When political leaders are elected in a democracy, their constituents expect them to represent and promote their interests, safeguard their freedoms, and protect their rights. Quite frequently, as candidates, those seeking office tell their constituents what they want to hear, and, once elected, they might follow through on some of those promises.
If an elected leader should utterly disregard the will of the people who put him or her in office, we would regard that as a breakdown of democracy.
In American democracy, elected leaders also have a constitutional obligation to help steer the nation in the direction of what the Framers called a more perfect union – “one nation, indivisible” as recited in The Pledge of Allegiance. The Republic they envisioned is a place where people of different backgrounds, religious beliefs, and economic ambitions can live together in a kind of covenant fidelity to the principles of individual liberty and equal justice – for everyone.
Elected leaders, then, need to not only represent their constituents but also help align the nation with the transcendent ideal of genuine community. By organizing geographical populations into cities, counties, and states, it was believed that the will of the majority would have its voice heard at the highest levels of government.
And if it happened that this general will of the people was out of alignment with the principles of an ever more perfect union, the civic and moral duty of a leader would be to choose the Republic over his or her constituents.
That’s what we might hope would happen, but the Greek philosopher Plato had little confidence in the self-correcting conscience of democracy, and for two main reasons. First, the people themselves are notoriously temperamental and capricious, driven by the urgency of their appetites and passions. Their animal nature frequently undermines and corrupts clear thinking and the ability to discriminate between truth and illusion, between what is truly good and what only feels good.
Because of this, they are especially susceptible to being deceived – by their senses, by the broken logic and subjective certainty of their own beliefs, and by others who mislead them with seductive rhetoric, emotional reasoning, fake news and conspiracy theories.
It’s important to understand that Plato didn’t just regard “the people” in this way, but all people – any person and every human being has this part of them which is moved by compulsions that are neither rational, reasonable, or all that socially responsible. Even political leaders are included, of course, leading to Plato’s second reason for doubting the long-term viability of democracy.
An elected leader is someone who must be sufficiently wise in the virtues of community and the skills of diplomacy, but also wise to his or her own baser inclinations, including their secret or not-so-secret ambitions for popularity, power, and re-election. How can the rest of us know that an elected leader is in possession of such an honest self-awareness and the enlightened devotion to what it will take for all of us to reach the promised land? Listen to what they say and watch what they do, and perhaps their true character will become evident.
Because we are all pretty good at faking that, at least for a while, Plato wasn’t too sure. Even an all-wise philosopher-king will need to prove himself.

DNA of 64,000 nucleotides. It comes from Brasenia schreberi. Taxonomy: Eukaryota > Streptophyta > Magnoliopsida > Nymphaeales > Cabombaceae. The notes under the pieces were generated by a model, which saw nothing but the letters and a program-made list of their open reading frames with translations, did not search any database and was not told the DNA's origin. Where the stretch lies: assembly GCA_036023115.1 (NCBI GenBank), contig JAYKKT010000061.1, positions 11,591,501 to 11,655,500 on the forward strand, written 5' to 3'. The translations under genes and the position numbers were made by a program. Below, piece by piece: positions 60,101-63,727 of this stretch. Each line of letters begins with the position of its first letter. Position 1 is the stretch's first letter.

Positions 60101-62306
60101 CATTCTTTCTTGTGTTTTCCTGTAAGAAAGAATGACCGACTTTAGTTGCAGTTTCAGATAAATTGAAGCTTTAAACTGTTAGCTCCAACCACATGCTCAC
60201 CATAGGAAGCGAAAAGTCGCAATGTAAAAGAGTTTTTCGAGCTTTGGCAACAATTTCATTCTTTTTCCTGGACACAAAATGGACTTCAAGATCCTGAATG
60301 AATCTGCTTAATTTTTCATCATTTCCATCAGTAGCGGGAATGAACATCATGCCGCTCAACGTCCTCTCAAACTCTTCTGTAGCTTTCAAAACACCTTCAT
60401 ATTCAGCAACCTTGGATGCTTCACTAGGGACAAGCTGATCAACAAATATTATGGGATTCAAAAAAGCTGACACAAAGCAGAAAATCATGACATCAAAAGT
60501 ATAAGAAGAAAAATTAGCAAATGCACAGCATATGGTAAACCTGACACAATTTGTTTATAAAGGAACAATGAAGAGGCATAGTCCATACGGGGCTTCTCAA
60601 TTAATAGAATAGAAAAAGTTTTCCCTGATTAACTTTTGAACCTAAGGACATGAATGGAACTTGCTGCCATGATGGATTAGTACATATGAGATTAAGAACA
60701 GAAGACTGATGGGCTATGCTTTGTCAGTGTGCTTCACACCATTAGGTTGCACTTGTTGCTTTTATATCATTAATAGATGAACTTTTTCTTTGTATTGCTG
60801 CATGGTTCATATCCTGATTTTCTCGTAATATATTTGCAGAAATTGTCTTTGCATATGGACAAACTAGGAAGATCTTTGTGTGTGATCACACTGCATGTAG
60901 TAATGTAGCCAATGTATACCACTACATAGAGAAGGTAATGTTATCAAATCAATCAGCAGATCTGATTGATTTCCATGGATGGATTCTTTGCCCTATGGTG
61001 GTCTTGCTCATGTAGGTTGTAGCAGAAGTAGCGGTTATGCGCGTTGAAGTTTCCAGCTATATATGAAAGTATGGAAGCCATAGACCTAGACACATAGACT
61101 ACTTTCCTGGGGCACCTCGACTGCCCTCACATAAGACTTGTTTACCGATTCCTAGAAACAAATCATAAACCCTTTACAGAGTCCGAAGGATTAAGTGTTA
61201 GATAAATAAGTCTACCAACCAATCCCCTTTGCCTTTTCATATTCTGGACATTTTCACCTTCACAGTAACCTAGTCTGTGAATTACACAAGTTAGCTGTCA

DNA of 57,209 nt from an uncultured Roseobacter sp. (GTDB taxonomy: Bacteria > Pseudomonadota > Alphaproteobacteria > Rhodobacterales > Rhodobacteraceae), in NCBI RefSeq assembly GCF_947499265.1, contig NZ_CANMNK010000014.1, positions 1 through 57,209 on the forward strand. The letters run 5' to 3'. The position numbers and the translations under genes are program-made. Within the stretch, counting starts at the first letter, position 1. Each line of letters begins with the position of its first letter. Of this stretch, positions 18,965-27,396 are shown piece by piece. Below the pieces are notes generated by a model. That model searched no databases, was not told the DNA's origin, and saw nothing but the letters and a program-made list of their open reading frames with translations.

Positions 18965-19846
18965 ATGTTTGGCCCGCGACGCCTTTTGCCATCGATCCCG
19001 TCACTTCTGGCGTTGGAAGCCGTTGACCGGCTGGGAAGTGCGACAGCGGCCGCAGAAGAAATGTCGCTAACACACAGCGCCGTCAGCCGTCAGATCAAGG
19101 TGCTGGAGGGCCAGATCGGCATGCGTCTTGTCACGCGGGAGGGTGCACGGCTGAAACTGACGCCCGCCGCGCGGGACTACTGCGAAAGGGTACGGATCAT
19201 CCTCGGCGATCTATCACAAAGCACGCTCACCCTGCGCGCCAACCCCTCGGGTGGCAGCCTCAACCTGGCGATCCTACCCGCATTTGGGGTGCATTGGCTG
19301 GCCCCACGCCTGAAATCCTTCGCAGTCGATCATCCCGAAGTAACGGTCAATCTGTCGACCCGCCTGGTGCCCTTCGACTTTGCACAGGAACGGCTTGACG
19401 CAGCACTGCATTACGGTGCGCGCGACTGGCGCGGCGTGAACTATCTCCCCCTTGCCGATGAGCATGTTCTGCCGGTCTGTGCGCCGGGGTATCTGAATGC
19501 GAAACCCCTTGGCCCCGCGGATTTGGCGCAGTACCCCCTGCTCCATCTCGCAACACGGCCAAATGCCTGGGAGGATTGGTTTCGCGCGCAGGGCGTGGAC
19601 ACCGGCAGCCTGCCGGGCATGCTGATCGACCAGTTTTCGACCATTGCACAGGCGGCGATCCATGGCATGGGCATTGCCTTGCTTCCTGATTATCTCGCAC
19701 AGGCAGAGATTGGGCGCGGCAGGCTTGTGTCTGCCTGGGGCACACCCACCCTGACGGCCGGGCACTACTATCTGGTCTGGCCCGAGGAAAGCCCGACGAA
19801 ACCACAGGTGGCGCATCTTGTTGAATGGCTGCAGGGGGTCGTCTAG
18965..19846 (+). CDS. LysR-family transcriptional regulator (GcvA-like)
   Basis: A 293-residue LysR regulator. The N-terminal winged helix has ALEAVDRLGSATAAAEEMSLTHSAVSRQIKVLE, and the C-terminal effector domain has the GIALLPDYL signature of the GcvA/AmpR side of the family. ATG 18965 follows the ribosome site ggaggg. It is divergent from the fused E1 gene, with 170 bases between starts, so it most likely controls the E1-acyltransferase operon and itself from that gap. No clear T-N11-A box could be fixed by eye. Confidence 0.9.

Plato’s doubts over democracy are just now (and once again) proving prophetic. Republican leaders across all three branches of government are pandering to their constituents, and quite willfully not only disregarding but acting in brazen opposition to the principles of democracy itself.
Lingering and resurgent white supremacist values in their voter base are compelling the interference of these politicians in civil rights legislation for people of color. Republican leaders are unwilling to condemn bizarre conspiracy theories as nonsense and call out those who spread them on social media.
Even after “the will of the people” erupted in a mob insurrection at the US Capitol in Washington, DC on January 6, 2021 – incited by Donald Trump’s refusal to concede his election loss and his exhortation to “take back your country” – an overwhelming majority of Republican leaders gave it their quiet endorsement; in some cases even their outspoken support.
In just days from this writing, the US Senate will hear the House’s impeachment case against former president Trump. However, despite overwhelming video evidence (which all Americans saw on their televisions), numerous killed during or dying as a result of the attack, and even the fact that members of Congress were themselves its intended victims, Republican leadership is not likely to indict Trump and thereby controvert the will of their constituents.
They’re hoping for re-election in 2022 and maybe 2024, after all. Isn’t that what politics is all about?
Nevertheless, the Republican party is currently in the throes of collapsing under its own hypocrisy, division, and lack of leadership. A few may emerge on the other side, repentant and resolved to take up the cause of “one nation, indivisible” – but we’ll have to wait and see. If they do find their souls again and take their place as true leaders, their future re-election by the “will of the people” may well be at risk.
But isn’t that the challenge of leadership? After the election, you will at times have to choose between doing what the people want and doing what is best for them.
By their wisdom, courage, and devotion to a nation for all of us, such leaders can inspire the rest of us to live by the light of our higher nature as well.
In such fashion, a more perfect union slowly becomes our reality.